Passionate About the Coastal Bend
and the Moms Who Live Here

When Are You Having a Second Baby?

As soon as you have your first baby, the questions about when you’ll have the second baby begin.

Awe, how cute, when are you going to give him a sibling?
How many more kids do you want to have?

The further away from the birth of the first, the more “concerned” the questions / responses become.

Is he your only one?
Do you even want to have another baby?
You know, the clock is ticking right?
Don’t you miss the baby stage?
Don’t have them too far apart in age or else they won’t have anything in common.
Come on, give him a baby sister or brother!

Maybe I’m a little bit sensitive on the matter (you’ll understand why soon,) but when did it become okay to question a woman on if / when she’ll expand her family?

My answer when people ask me about growing our family is complicated because it potentially means putting my life at risk.

After a few warning signs around 32 weeks, my midwife sent me for an evaluation at a high-risk OB. After a week under her care, during my third visit, I was wheeled over to the OB floor at the hospital for monitoring. I sat in a quiet hospital room at 33 weeks pregnant, monitors hooked up to my belly, blood pressure cuff going off every five minutes, wondering if I was going to get out in time to pick up my husband from work. Spoiler alert – I wasn’t. Instead I listened to my doctor explain to me that I had to be induced immediately or my son and I would be dead within 24 hours.

I had developed HELLP Syndrome.

My liver and my kidneys were failing and I was in danger. My son was in danger.

The cure for HELLP Syndrome? Delivery; it needed to happen soon. 

At 33 weeks and 2 days, my son was born 7 weeks early, weighing less than 4 pounds.

Due to his prematurity, he spent 20 days in the NICU. He had 7 surgeries and countless procedures (over a two year span) for an issue he was born with. 

After his birth, I had a lot of negative thoughts and blamed myself for not keeping him safe inside me for longer.

I was supposed to be his protector, why did I fail?
Why did this happen?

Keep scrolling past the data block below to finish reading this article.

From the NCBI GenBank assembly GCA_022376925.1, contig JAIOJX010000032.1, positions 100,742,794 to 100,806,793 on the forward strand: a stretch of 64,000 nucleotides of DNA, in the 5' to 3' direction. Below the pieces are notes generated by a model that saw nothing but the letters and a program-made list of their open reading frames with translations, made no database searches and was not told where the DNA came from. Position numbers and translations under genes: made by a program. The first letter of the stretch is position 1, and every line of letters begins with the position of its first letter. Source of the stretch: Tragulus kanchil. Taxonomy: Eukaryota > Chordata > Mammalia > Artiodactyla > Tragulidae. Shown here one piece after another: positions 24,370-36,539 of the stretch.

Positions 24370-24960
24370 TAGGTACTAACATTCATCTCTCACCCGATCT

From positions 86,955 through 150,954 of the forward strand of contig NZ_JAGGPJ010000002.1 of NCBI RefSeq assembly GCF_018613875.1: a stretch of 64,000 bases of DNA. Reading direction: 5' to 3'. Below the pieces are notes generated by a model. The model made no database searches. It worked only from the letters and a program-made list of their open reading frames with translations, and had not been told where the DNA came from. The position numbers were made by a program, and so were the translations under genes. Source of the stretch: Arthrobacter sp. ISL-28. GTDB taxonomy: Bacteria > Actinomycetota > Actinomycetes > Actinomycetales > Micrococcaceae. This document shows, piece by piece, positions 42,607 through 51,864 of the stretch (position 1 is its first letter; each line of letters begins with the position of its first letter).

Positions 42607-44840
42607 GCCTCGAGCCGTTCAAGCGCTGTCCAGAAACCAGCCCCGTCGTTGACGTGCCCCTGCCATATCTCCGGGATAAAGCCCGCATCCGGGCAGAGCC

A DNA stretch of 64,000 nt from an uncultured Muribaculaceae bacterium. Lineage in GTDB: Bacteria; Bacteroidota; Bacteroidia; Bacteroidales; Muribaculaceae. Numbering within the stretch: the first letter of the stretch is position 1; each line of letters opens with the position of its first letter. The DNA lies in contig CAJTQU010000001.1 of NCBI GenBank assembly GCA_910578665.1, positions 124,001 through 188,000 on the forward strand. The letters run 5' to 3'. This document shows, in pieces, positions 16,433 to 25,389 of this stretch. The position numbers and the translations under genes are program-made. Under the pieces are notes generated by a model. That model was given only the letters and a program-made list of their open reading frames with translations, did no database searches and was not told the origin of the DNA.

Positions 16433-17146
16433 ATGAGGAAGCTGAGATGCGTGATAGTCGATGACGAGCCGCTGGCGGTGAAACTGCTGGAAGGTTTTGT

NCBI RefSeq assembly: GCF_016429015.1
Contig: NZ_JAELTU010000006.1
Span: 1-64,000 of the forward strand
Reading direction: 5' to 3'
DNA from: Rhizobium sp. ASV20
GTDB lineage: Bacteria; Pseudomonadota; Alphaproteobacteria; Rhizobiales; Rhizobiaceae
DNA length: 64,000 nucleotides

Why was my body basically allergic to being pregnant?
What if I get pregnant again and this happens for a second time?
Could anyone guarantee that it would or wouldn’t?
What would happen if I left my husband without a wife and my son without a mom?

After a lot of research and talking with my doctor, I understand that nothing I did or didn’t do caused this.

HELLP Syndrome affects 0.2 to 0.6 percent of all pregnancies and the cause is UNKNOWN.

I just happened to draw that straw.

After having my son, up to about a year ago, if I was asked or thought about having another baby, I’d immediately have to shut down that thought pattern or I’d have panic attacks (that I usually kept to myself.) I hadn’t fully accepted what had happened or come to terms with the fact I was less than a day away from death.

It took me almost three years to be okay with starting to think about having our next child. We want our son to have a sibling or maybe even siblings.  To have more children has never been the question; the question has been whether or not I am okay with trying for a biological sibling.

Can I do it?
Will I have a normal pregnancy?
Would this happen to me again?
Are we willing to go through another traumatic birth and NICU stay?

I have no idea what it feels like to be full-term, to get so big that I need help getting up from a chair, to go into labor on my own or experience a drug-free delivery (my wish from the beginning.)

I’m finally in a place where I might just like to try.

Is it terrifying? Absolutely.
What happens if it doesn’t work?

We’ve opened up our hearts to the idea of foster and adoption should my doctor for any reason recommend against me getting pregnant again, but my heart is yearning to see what might happen if we try.

So when I’m asked, “do you even want to have another baby?” my answer is yes.

My reasons for not having done so yet are deep and complicated, so please don’t judge until you know the full story.

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